Cuba has developed mathematical models to help fight dengue, a media report said Friday.
Experts from Havana's Pedro Kouri Tropical Medicine Institute developed the models.
Spearheaded by young scientist Lizet Sanchez for Cuba's national health system, the models allow health officials to analyze outbreaks in real time so they can devise the best strategy to combat the disease, according to official daily Juventud Rebelde.
Sanchez has also designed a mathematical model to study the distribution of the dengue-carrying mosquito, Aedes Aegypti, and calculate the risk factors and assess the control mechanisms required in different regions and sectors of the population, reported Xinhua.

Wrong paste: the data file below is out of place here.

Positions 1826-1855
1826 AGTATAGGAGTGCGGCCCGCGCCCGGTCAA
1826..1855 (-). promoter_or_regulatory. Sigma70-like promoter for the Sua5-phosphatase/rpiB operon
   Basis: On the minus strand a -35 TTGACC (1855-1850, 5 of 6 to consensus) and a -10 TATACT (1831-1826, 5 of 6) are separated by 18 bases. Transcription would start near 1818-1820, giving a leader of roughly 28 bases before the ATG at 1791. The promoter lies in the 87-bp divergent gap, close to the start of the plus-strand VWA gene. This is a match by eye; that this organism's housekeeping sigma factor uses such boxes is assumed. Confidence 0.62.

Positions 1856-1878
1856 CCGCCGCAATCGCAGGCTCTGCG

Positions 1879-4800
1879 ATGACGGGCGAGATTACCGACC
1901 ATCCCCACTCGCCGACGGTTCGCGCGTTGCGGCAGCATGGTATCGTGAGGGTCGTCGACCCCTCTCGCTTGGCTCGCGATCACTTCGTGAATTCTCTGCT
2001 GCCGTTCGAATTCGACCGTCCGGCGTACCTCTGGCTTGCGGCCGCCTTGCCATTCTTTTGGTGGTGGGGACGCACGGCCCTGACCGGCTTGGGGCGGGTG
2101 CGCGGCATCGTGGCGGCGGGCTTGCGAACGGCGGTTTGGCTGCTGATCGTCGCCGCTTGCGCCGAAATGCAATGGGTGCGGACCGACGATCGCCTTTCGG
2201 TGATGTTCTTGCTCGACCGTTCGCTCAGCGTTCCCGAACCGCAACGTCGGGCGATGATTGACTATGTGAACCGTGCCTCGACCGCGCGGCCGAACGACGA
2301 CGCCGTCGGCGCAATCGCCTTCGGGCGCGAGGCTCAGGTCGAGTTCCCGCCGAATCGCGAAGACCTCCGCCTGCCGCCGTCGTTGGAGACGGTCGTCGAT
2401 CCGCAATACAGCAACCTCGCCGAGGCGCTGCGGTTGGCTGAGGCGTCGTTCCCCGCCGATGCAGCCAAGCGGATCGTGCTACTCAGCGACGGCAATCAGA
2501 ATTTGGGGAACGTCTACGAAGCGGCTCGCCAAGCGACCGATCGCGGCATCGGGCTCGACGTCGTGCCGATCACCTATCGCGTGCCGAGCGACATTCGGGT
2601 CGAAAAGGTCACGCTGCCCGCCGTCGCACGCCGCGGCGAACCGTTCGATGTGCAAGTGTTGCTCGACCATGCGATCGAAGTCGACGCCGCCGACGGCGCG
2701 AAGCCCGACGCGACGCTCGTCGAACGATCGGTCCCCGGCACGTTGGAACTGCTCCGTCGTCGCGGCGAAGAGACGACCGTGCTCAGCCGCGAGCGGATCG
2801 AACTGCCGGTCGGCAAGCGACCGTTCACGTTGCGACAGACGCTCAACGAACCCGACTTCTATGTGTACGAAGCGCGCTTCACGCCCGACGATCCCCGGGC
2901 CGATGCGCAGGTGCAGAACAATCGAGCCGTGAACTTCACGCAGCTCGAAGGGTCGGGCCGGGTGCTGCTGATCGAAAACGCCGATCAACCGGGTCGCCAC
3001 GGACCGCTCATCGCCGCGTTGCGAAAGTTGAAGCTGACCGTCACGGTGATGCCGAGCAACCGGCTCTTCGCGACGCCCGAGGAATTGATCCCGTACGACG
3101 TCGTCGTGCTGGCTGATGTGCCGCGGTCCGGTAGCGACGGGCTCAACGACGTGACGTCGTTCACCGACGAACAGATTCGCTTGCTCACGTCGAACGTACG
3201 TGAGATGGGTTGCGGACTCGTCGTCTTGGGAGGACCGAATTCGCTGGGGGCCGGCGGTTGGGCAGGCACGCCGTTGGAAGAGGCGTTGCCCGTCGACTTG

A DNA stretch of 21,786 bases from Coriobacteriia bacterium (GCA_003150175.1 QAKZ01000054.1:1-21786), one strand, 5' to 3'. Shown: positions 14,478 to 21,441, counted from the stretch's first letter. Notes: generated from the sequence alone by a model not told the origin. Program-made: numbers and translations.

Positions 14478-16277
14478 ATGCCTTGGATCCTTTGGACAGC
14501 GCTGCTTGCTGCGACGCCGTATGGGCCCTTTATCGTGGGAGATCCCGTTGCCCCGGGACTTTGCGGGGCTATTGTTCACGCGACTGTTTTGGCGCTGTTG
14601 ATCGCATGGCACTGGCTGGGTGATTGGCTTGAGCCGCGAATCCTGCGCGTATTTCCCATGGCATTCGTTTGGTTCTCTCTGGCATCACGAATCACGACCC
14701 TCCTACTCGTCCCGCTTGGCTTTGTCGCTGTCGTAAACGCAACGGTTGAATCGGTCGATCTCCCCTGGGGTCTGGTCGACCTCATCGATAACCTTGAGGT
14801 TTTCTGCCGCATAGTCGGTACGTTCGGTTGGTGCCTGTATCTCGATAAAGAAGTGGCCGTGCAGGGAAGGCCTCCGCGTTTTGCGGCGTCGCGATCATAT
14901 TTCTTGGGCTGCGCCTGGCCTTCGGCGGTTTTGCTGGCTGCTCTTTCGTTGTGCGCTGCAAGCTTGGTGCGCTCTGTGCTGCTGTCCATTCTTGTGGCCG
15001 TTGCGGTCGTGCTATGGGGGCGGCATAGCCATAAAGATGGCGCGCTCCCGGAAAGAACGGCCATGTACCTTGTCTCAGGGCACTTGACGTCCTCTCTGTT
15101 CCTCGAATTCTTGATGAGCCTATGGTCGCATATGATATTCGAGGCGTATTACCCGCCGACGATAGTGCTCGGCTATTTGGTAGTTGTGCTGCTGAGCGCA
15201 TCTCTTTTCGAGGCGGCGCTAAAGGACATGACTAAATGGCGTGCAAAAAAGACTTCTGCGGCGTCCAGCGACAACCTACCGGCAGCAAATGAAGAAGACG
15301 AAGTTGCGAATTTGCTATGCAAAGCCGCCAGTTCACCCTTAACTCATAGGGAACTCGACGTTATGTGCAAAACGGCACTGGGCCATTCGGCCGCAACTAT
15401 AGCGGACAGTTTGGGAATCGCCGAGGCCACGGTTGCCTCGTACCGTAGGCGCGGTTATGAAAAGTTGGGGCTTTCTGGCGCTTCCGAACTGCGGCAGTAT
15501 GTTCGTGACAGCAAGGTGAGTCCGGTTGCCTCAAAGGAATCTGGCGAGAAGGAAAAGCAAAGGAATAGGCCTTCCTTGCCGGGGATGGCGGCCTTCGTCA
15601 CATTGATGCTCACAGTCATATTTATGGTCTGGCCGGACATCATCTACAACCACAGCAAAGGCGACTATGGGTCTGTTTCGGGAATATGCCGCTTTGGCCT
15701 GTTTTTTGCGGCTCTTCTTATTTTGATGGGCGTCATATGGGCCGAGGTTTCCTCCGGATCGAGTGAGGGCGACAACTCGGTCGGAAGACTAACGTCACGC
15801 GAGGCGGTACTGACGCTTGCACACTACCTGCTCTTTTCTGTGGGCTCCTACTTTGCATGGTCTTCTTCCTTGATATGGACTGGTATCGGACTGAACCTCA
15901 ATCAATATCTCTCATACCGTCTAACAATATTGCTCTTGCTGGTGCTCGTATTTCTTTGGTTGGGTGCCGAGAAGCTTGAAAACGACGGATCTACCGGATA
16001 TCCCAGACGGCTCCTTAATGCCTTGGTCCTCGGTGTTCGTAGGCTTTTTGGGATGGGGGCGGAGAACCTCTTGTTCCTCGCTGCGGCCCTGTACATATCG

While Cuba is a leader in containing the spread of dengue, its epidemiological studies have so far been based only on descriptive statistics that could not be used to immediately devise combat strategies.
Dengue is not endemic to Cuba, but it is considered a serious scourge in Latin America, where more than one million people were infected in 2010 alone.